Akin to Idiocy

By Anna Boratyn
Executive Opinion Editor
|A week ago, Republican Representative Todd Akin infuriated much of America with his very own brand of medical expertise in an interview with KTVI-TV.
“It seems to me, first of all, from what I understand from doctors, it’s really rare. If it’s a legitimate rape, the female body has ways to try to shut the whole thing down,” Akin said.
There are several things wrong with Akin’s knowledge of female anatomy.
First is Akin’s assumption—a woman’s body, cannot, in fact, “shut the whole thing down”.
Second is his apparent belief that female rape victims who conceive aren’t rape victims.  Evidently, if you’ve been raped, and you’ve somehow gotten pregnant, you haven’t been raped.  You’re in love.  Congratulations.
Thirdly, the word “legitimate,” while a super description of Driver ID’s and ACT tests, doesn’t describe the assault of a woman that leaves not only physical but psychological scars.
Third is the fact that Akin is a middle-aged man whose lack of knowledge about women epitomizes what many fear—that middle-aged white men shouldn’t be making decisions about women’s health.
What politicians believe in terms of women’s health and rights varies. After Akin’s statement, both Republicans and Democrats fled the scene at lightning speed. First, Mitt Romney called the comments “uninformed” and “offensive.” (Let’s restrain some of those feelings, Mr. Romney.)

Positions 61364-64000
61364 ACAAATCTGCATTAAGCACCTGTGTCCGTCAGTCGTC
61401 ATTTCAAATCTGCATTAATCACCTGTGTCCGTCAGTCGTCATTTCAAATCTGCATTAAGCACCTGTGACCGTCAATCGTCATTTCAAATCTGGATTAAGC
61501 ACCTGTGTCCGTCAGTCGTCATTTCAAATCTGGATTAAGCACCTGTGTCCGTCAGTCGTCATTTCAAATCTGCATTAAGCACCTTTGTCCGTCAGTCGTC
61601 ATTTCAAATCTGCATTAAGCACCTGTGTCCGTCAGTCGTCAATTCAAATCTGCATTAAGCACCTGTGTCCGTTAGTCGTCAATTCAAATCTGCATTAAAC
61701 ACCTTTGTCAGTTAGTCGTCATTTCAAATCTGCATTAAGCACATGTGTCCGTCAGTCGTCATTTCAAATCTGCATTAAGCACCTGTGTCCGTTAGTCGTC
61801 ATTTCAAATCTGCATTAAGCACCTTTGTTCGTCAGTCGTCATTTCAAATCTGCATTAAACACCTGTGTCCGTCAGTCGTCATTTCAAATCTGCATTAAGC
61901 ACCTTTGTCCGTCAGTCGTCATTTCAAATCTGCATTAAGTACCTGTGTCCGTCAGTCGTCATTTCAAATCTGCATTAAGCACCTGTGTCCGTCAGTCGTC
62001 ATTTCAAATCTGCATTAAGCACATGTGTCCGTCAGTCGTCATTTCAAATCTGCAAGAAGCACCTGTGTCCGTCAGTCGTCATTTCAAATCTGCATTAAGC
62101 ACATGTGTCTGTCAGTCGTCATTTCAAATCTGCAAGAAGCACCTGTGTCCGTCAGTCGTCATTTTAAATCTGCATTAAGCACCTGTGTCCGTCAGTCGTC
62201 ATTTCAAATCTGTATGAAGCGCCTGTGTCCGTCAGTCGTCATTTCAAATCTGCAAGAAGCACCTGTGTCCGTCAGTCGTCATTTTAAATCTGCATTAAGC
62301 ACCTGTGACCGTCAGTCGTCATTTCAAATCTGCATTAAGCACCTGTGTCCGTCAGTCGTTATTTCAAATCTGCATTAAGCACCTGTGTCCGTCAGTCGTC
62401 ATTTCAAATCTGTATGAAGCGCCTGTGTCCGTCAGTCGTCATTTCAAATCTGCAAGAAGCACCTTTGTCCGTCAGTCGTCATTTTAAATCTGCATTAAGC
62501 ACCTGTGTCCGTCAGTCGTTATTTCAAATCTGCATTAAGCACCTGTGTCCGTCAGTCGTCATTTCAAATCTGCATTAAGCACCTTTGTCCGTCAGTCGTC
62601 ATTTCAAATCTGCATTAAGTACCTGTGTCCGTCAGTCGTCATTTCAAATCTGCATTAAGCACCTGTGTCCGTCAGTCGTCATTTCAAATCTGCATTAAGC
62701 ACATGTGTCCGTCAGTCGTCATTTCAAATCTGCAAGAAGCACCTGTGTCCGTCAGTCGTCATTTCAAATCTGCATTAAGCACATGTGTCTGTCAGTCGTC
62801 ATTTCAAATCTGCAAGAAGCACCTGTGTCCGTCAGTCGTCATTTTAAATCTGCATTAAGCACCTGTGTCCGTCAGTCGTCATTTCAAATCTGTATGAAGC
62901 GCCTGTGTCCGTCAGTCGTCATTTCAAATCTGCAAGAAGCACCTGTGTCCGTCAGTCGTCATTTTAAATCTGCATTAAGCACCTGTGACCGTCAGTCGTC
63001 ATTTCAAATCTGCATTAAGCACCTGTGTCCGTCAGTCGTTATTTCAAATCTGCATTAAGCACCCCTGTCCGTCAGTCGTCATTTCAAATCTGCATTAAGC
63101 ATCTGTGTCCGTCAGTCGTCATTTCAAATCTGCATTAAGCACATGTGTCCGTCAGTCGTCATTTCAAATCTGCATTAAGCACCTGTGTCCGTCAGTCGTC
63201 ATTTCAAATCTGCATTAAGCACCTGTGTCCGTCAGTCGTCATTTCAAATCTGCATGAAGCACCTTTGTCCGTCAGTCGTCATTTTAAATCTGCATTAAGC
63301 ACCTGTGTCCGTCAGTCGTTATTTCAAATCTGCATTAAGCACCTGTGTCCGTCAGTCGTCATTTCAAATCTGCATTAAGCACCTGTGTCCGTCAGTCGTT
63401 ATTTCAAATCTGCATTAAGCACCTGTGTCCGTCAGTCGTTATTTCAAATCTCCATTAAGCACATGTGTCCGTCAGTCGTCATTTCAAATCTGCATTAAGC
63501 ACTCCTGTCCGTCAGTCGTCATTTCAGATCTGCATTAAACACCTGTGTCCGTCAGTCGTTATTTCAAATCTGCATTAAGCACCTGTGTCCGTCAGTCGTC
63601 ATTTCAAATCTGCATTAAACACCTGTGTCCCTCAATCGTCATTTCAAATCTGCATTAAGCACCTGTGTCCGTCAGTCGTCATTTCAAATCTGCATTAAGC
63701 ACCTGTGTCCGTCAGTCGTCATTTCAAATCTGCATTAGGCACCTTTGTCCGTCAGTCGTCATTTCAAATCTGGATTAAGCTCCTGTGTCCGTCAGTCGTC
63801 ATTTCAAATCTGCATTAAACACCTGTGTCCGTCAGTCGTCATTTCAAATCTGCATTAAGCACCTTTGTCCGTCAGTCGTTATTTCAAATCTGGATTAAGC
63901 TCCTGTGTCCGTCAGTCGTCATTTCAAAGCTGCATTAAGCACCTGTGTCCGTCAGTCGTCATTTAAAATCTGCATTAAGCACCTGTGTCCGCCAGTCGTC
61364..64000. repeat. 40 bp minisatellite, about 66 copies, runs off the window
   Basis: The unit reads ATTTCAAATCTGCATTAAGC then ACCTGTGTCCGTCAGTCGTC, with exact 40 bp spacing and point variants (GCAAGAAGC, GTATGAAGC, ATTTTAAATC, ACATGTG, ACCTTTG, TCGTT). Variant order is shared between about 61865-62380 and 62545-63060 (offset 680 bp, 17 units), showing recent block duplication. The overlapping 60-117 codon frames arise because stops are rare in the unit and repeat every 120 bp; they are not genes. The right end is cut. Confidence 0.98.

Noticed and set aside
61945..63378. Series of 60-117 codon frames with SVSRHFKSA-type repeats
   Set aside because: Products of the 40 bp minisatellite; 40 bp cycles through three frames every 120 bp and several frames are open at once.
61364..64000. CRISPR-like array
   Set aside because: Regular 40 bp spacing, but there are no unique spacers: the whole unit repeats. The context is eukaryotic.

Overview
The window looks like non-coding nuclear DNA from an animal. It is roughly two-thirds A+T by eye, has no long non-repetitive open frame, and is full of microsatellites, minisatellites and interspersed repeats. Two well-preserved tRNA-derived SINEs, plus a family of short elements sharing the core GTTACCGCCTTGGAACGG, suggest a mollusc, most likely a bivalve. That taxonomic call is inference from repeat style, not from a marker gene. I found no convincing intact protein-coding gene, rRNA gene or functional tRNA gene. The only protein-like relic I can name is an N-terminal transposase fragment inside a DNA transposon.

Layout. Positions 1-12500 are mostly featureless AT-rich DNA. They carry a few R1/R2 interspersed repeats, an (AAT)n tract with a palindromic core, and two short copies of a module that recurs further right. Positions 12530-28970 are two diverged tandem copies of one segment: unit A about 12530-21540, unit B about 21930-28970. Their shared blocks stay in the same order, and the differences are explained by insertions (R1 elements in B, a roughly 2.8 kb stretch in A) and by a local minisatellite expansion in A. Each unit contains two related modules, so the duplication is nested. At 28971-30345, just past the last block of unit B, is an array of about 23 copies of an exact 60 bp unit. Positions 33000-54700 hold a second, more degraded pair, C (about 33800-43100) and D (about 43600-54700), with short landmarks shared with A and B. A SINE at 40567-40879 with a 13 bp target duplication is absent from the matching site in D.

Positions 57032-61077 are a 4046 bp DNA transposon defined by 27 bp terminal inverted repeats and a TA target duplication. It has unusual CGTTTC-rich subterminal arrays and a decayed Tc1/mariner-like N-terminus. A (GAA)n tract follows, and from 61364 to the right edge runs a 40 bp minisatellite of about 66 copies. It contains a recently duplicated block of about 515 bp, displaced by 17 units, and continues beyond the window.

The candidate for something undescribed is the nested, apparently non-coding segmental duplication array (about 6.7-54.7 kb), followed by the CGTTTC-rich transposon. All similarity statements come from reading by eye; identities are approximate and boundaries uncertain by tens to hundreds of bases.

President Barack Obama condemned Akin’s comments, releasing a statement: “Rape is rape, and the idea that we should be parsing and qualifying and slicing what types of rape we are talking about doesn’t make sense to the American people and certainly doesn’t make sense to me.”
Romney actually does hold a relatively reasonable stance on the issue of abortion—he would ban it except in cases of rape, incest or when the mother’s life is at risk. However, his running mate, Paul Ryan, would outlaw abortion even in cases of rape or incest.
Akin’s “legitimate rape comment” means something outside of the context of one uninformed, misogynistic individual saying stupid things.  It means that women’s health decisions aren’t being made by women’s studies majors, gynecologists or obstetricians.
They’re being made by Political Science Majors.  Namely, not female Political Science Majors.  Even more namely, Todd Akin is on the House of Committee of Science, Space and Technology.  This is a man who thinks a uterus has an opinion.
Over the past year, women’s health controversies have erupted.  For example,  Sandra Fluke- Rush Limbaugh’s controversy, when Georgetown student Sandra Fluke addressed a speech to (a mostly male) Congress about the importance of insurance coverage for contraceptives.
Her speech might have faded into obscurity had Rush Limbaugh not watched C-Span, proceeded to call Fluke  a “slut” and “prostitute,” and give a non-apology once his sponsors began to withdraw from his radio show.
In international news, the Dominican Republic (a low percentage of women in government, of course), anti-abortion laws caused doctors to waffle over a pregnant girl with leukemia. Chemotherapy would kill her child but save her.  Leukemia would kill them both.
Unfortunately, the cancer had progressed so far that the 16-year-old girl died by the time the chemotherapy was authorized.
There is a solution to the howling, gnashing of teeth and idiotic gynecological assertions. It’s allowing women to make the calls about women.